Once you have made the decision to expand your family, you may find that adopting a child is the best choice for you. The adoption process can be daunting, but an experienced attorney can help handle any legal matters that arise and ensure that the process goes as smoothly as possible. Under Chapter 12 of the Virginia Code, there are two types of adoptions: agency and non-agency.
Agency adoption placements require that:
- The child is currently in the custody of social services or licensed child-placing agency.
- The birth parents’ parental rights are terminated.
- The agency is granted custody with the authority to place the child for adoption.
- The agency consents to the child’s adoption.
Many adoptions occur after a child is placed in foster care. In foster care situations, the LDSS, or local department of social services, will work to return the child back to their family of origin within one year. However, if they find that the child must be adopted, LDSS will attempt to finalize the child’s adoption with 2 years of the child entering foster care.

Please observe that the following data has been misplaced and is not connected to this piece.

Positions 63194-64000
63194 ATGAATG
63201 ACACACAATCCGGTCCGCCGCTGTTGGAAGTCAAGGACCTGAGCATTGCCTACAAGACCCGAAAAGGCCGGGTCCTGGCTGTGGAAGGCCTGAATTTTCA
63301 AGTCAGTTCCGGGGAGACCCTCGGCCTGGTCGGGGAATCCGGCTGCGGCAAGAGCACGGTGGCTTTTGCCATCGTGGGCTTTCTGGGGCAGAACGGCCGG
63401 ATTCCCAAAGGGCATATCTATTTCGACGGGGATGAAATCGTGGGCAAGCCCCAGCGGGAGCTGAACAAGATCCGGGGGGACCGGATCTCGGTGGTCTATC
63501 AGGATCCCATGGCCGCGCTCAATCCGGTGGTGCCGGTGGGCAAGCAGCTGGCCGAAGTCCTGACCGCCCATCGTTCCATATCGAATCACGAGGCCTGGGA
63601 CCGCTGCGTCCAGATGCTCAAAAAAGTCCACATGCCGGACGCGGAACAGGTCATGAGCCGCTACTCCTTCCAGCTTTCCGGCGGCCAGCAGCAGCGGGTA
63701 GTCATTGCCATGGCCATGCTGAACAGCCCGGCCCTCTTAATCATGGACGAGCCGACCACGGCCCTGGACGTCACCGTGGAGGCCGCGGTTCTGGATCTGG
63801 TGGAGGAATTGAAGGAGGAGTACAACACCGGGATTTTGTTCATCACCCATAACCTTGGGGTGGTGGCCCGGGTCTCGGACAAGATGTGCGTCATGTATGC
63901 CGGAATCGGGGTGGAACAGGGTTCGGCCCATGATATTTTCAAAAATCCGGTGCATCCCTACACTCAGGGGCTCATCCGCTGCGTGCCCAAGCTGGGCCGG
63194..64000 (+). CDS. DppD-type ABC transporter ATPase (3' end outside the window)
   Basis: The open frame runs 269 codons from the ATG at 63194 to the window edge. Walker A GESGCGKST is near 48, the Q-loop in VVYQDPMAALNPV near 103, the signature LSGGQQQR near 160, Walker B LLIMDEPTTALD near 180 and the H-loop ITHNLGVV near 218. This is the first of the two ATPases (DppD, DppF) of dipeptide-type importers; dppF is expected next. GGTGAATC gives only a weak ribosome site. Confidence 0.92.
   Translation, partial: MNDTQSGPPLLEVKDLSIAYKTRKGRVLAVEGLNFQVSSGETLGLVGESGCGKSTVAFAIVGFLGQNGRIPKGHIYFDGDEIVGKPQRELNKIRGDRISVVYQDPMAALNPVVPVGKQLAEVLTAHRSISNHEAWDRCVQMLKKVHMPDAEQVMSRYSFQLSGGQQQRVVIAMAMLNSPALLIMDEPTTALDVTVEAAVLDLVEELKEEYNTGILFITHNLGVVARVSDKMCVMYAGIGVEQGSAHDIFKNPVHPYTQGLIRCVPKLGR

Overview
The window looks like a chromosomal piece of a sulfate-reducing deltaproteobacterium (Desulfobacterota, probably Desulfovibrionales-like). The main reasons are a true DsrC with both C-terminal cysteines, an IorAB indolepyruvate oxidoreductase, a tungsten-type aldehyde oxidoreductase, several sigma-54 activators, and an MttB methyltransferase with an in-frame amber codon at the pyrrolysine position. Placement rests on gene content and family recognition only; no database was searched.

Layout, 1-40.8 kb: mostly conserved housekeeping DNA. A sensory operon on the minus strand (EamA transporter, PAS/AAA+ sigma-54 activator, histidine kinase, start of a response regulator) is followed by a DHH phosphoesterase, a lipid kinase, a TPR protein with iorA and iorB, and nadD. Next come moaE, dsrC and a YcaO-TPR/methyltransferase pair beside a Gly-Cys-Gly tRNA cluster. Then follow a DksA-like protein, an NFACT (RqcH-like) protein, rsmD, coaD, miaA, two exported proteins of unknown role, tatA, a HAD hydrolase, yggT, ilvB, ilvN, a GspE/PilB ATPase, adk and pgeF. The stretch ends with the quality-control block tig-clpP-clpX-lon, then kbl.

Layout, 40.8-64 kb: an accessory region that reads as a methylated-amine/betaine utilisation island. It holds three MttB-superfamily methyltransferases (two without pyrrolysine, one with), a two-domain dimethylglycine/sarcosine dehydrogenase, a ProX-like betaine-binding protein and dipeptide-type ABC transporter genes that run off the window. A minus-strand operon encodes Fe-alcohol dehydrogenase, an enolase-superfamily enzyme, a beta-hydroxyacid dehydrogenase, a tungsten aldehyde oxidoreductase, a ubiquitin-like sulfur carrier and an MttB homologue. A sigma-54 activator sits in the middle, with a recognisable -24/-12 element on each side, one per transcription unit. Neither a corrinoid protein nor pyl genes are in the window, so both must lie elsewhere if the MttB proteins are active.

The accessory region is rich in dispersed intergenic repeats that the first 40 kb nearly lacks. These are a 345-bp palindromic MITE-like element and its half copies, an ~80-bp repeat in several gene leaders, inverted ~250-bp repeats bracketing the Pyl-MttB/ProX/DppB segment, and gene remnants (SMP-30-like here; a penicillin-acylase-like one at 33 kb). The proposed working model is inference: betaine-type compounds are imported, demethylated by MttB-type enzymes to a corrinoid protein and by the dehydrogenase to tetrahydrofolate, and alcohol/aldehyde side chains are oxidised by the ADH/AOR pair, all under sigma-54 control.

Non-agency adoptions involve the following situations:
- International – An adoption of a child from another country.
- Step-parent – One biological parent’s rights were terminated and a step-parent (often times, the spouse of the other biological parent) choose to adopt the child.
- Close relative – A close relative of the child (grandparent, aunt, uncle, etc.) agrees to adopt the child.
- Parental placement – Child’s birth parents choose to place the child with selected adoptive parents.
- Adult adoption – An adult over the age of 18 is adopted (LDSS is rarely involved in this process).
Once the adoption is finalized, the adopted child will officially be a part of your family and will be treated just as any biological child would be treated under the law.